Pumpkin Spice Kiss Cookies

pumpkin spice kiss cookies

I didn’t think I was one of those people who bought everything pumpkin this time of year, but it turns out I am.  Pumpkin pop-tarts, pumpkin marshmallows, pumpkin coffee, pumpkin pancake mix, pumpkin spice M&M’s (which were actually pretty good), etc, etc, pumpkin spice Hershey kisses!  So I guess I am one of those pumpkin people.  I do work in REAL pumpkin too though, not just the fake flavored stuff.  But sometimes the fake, flavored stuff is good too.  Give these a try before your stores isles are totally over taken by peppermint and Christmas after this week!

And if you’re looking for a few ways to work in some REAL pumpkin into your meals, check out some of these recipes:

Pumpkin Wheat Biscuits

Low-Fat Pumpkin Banana Oat Bread

Pumpkin Pasta

Pumpkin Cinnamon Swirl Rolls

Pumpkin Spice Kiss Cookies, adapted from Bakergirl

Pumpkin Spice Kiss Cookies


  • 1/2 cup butter, softened
  • 1 1/2 cups granulated sugar
  • 1 teaspoon pure vanilla extract
  • 2 large eggs
  • 2 3/4 cups all-purpose flour
  • 1 teaspoon baking powder
  • 1/2 teaspoon salt
  • 2 teaspoons ground cinnamon
  • 1 teaspoon ground nutmeg
  • 1/2 teaspoon ground ginger
  • 1-3 tablespoons milk, if dough is crumbly
  • 1 package Hershey's Pumpkin Spice Kisses
  • 1/2 cup granulated sugar, for rolling cookies in


Preheat oven to 375°F. Line a baking sheet with parchment paper.

Unwrap pumpkin spice Kisses and place them in a small bowl in the freezer until ready to use. Place 1/2 cup granulated sugar in a bowl for rolling cookies in; set aside.

In a large bowl, cream together the butter and sugar until smooth. Add vanilla and eggs and beat until light and fluffy.

In a separate bowl, whisk together the flour, baking powder, salt, cinnamon, nutmeg, and ginger. Gradually add in small batches to the butter mixture, mixing until just combined. If dough is crumbly and not coming together, add 1 tablespoon of milk at a time until dough forms.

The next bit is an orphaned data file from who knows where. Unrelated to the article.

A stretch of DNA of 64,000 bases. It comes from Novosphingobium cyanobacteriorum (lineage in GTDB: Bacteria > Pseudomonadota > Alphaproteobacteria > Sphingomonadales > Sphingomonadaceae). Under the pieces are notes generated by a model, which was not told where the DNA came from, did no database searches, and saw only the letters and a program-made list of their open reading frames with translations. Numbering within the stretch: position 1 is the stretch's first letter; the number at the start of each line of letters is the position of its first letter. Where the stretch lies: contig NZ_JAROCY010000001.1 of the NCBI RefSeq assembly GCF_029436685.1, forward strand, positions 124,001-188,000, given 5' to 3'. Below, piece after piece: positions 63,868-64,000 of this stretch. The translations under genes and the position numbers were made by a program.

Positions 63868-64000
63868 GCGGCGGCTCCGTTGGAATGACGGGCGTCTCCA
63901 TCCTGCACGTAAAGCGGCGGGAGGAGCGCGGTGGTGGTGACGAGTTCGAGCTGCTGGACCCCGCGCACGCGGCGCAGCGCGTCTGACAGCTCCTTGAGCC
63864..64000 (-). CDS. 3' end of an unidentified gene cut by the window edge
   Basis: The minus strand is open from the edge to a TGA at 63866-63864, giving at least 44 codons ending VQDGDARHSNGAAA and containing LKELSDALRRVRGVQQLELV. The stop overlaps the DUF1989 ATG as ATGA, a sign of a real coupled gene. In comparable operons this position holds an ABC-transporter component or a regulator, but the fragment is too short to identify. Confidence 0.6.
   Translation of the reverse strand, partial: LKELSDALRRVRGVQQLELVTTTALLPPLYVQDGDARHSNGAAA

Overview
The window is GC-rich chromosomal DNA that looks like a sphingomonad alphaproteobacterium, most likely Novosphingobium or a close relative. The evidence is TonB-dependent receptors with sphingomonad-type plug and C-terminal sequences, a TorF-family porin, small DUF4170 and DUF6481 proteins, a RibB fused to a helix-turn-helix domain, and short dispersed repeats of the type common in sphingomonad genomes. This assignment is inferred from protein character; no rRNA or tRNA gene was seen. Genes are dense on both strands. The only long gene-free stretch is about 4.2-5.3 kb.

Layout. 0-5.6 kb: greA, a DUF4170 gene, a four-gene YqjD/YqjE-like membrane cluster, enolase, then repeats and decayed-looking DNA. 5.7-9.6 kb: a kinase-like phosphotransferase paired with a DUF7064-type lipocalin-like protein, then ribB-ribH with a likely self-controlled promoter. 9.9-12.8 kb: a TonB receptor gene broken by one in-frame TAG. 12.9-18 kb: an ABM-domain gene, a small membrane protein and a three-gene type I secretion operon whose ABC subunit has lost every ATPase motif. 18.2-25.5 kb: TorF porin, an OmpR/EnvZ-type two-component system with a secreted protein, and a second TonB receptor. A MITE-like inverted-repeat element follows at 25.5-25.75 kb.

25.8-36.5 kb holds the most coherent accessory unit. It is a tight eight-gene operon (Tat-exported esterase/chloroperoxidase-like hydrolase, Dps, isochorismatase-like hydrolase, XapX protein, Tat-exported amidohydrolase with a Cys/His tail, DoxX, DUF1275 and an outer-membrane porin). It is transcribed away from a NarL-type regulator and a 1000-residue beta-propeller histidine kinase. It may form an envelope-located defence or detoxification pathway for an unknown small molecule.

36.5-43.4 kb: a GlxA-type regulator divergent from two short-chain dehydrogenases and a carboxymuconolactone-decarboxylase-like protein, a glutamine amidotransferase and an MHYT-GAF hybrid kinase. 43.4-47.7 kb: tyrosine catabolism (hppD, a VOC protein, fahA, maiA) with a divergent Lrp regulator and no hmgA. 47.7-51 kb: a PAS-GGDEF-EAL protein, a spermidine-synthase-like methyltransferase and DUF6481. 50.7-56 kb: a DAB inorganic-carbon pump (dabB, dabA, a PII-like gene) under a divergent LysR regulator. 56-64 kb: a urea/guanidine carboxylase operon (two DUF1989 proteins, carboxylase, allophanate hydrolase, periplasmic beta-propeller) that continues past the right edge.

Scoop dough into 1 tablespoon-sized balls, roll in sugar, and place on baking sheet. Bake for 7-8 minutes, or until done.

Remove from oven, and allow to cool for a few minutes. Gently push a frozen pumpkin spice kiss into the center.


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Halloween Ghost Meringues

ghost meringues

I have been making a lot of ice cream the last few months, and consequently had a lot of egg whites in my freezer.  Perfect for making these cute little meringues!  My two-year old loved them, but he is a little cookie monster, so that was no surprise.  We brought the majority of them over to the babysitter’s house, and the kids ate them up.  These are pretty easy to make with a few simple ingredients.  The kids love them because they have little faces on them, and adults should like them too because they’re low in calories!  Definitely the healthier option than stealing mini candy bars out of your kids’ Halloween sacks.  Actually, do kids even use sacks or pillow cases anymore?  Or is this too Pinterest-y a world now?  They probably all have custom-made trick-or-treating bags… My kids will probably be using plastic pumpkins for the time being.  I’m too busy trying to make Pinterest-worthy cookies to make Pinterest-worthy bags!

Halloween Ghost Meringues, adapted from Food Network

Halloween Ghost Meringues


  • 5 large egg whites
  • 3/4 teaspoon cream of tartar
  • 1 cup sugar
  • 1 teaspoon vanilla extract
  • 1 black food coloring marker or paste